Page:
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  • Freerunning community left 'scarred' after Nye Newman's death in Paris

    The UK's freerunning community has been left "scarred" after the death of Nye Newman. The 17-year-old's parkour group, Brewman, says he died on New Year's Day in an accident on the Paris Metro. The group has denied he was train surfing at the time. Speaking to Newsbeat, his friend Jacob Kohn described Nye Newman as "such a great person, an independent person - he was always doing stuff for everyone else". "It's going to leave a big scar on the freerunning community. "I don't think anyone's going to get over it anytime soon. It's going to be tough." Brewman posted a video of Nye freerunning in Paris days before he died. Jacob says he knew Nye when they first started freerunning together, but says

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  • Corruption Perceptions Index Names Egypt the 68th Most Corrupt Country in the World

    According to Transparency International’s Corruption Perceptions Index, Egypt ranks 108 out of 176 countries assessed for corruption in 2016, making it the 68th most corrupt country assessed. The Index uses a scale from 0 (highly corrupt) to 100 (very clean), with the global median sitting at 43 – below the midpoint. According to this scale, Egypt ranked 34 – well below the midpoint.  Somalia, South Sudan, and North Korea were the top three most corrupt countries that were assessed, scaled at 10, 11, and 12 respectively. The least corrupt countries assessed were New Zealand, Denmark, and Finland scaled at 90, 90, and 89 respectively. The assessment was reported based on a country’s ability to

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  • Madonna granted permission to adopt two children from Malawi

    Madonna has been granted permission to adopt two more children from Malawi, a court spokesperson has announced. The country's High Court made the ruling today. The singer already has two children from the African country - David, adopted in 2006, and Mercy, adopted in 2009. Malawian judiciary spokesman Mlenga Mvula said the singer was inside the court in Lilongwe when the ruling was given. "In fact, at the time we were granting her the permission she was in the courtroom with her lawyers," Mr Mvula said. But less than two weeks ago Madonna denied reports she'd applied to adopt any more children, during a charity visit to Malawi. On 25 January, a Malawian government spokesperson told news outlets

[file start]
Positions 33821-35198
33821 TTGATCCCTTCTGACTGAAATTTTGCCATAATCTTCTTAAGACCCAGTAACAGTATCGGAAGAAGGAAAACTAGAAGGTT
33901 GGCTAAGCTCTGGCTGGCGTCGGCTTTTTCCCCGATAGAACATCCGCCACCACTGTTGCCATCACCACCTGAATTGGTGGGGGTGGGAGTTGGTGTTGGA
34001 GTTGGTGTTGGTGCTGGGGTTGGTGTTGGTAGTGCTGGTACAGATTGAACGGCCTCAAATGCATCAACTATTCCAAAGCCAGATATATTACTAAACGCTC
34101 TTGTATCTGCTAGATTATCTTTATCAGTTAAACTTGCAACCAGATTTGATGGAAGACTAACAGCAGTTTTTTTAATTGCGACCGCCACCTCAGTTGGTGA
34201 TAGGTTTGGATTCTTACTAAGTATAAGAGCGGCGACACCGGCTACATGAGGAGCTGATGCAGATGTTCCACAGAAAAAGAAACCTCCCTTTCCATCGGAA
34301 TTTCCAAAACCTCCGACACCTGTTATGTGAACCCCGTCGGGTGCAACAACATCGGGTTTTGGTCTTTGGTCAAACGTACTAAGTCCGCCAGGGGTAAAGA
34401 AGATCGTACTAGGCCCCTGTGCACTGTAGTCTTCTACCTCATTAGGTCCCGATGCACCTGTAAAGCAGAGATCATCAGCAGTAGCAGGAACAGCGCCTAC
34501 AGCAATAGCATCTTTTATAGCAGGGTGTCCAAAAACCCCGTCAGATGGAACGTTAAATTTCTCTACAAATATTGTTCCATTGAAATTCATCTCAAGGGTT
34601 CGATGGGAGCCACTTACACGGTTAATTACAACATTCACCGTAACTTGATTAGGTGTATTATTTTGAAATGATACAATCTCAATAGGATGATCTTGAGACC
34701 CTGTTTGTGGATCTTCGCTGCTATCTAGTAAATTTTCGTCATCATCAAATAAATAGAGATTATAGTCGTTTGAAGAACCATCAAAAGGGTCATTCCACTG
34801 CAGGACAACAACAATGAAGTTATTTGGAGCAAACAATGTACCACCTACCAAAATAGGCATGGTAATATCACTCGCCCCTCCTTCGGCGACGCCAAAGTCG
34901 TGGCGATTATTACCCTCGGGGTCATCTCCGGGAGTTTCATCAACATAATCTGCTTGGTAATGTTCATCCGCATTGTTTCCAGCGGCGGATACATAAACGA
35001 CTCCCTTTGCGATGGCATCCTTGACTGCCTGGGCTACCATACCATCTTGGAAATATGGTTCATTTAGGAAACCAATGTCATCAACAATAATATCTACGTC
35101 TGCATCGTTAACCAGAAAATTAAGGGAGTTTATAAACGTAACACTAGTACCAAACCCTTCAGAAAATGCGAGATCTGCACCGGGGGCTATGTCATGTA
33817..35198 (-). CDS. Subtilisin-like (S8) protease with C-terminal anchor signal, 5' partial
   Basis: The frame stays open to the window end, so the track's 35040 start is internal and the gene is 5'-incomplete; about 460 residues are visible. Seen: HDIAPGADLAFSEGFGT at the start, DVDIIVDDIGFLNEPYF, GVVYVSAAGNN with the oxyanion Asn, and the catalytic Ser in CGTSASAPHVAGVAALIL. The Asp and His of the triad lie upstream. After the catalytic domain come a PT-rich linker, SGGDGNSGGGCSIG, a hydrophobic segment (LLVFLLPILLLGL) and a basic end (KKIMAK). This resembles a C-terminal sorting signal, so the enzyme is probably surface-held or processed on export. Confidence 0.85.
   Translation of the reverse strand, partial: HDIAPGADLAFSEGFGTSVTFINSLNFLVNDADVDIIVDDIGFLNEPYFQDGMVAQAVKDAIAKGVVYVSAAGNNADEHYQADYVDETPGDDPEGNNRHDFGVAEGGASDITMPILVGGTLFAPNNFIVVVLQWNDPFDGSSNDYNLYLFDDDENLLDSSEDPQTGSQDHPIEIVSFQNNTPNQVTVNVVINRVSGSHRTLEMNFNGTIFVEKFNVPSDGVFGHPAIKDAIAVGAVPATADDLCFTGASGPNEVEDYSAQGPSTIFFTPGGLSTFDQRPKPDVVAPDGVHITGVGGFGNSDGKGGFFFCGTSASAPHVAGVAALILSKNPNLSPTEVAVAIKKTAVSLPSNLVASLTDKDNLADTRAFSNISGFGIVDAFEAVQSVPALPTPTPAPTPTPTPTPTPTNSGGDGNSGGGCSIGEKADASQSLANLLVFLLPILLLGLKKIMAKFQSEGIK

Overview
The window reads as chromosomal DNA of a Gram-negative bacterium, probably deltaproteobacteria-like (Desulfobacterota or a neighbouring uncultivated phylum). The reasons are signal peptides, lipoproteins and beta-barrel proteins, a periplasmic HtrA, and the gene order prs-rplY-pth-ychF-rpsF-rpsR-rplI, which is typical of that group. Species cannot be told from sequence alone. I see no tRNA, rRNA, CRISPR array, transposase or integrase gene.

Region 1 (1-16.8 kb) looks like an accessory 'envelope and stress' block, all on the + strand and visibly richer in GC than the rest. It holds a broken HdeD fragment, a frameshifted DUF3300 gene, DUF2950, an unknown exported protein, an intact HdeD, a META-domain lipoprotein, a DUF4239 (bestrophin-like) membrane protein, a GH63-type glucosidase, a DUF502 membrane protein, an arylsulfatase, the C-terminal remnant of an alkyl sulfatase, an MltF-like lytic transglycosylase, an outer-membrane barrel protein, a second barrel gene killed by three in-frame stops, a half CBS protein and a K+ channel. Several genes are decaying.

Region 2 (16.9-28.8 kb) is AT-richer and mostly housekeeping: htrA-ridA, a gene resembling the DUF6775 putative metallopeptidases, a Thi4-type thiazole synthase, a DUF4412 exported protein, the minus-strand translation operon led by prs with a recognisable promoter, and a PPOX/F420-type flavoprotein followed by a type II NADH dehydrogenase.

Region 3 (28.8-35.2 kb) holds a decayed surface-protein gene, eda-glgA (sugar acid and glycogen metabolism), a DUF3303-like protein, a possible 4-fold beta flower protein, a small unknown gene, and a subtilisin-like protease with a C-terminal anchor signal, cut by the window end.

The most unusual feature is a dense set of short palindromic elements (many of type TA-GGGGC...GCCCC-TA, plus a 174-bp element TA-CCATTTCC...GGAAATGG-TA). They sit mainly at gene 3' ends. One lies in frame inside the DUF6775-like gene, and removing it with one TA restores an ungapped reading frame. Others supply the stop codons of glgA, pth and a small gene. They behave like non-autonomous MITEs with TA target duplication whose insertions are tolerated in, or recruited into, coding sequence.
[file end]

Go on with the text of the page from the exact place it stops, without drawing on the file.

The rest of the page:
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  • Brazil tribe gets compensation for plane crash over Amazon forest

    One of Brazil's top airlines, Gol, has agreed to pay $1.3m (£1m) to an indigenous tribe in compensation for the damage caused by a 2006 plane crash. A Gol aircraft on a commercial flight collided with a private jet in mid-air in September 2006, in the skies above the Caiapó indigenous reserve. The Caiapó tribe refused to go back to the area where the debris fell. They say it is now polluted and cursed with the presence of the dead. Their dwellings and a health centre set up by Brazil's indigenous agency, Funai, had to be rebuilt elsewhere in the reserve, a Caiapó chief told Globo television. Head-on collision The two planes were travelling in opposite directions when they collided over an area

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  • How a jacket and a briefcase shaped a partition love story

    These are two unremarkable items with a remarkable story: a traditional embroidered jacket and drab, brown leather briefcase. They belonged to a man and a woman who lived in Punjab in undivided colonial India, had been introduced to each other by their parents and were to be engaged when violence broke out in 1947. The troubled subcontinent was lurching towards a bloody partition as it split into the new independent nations of India and Pakistan. Communal violence erupted, leaving more than a million people dead and displacing tens of millions. Punjab was divided - western, mostly Muslim parts went to Pakistan and eastern, mainly Hindu and Sikh parts, went to India. The newly-engaged man and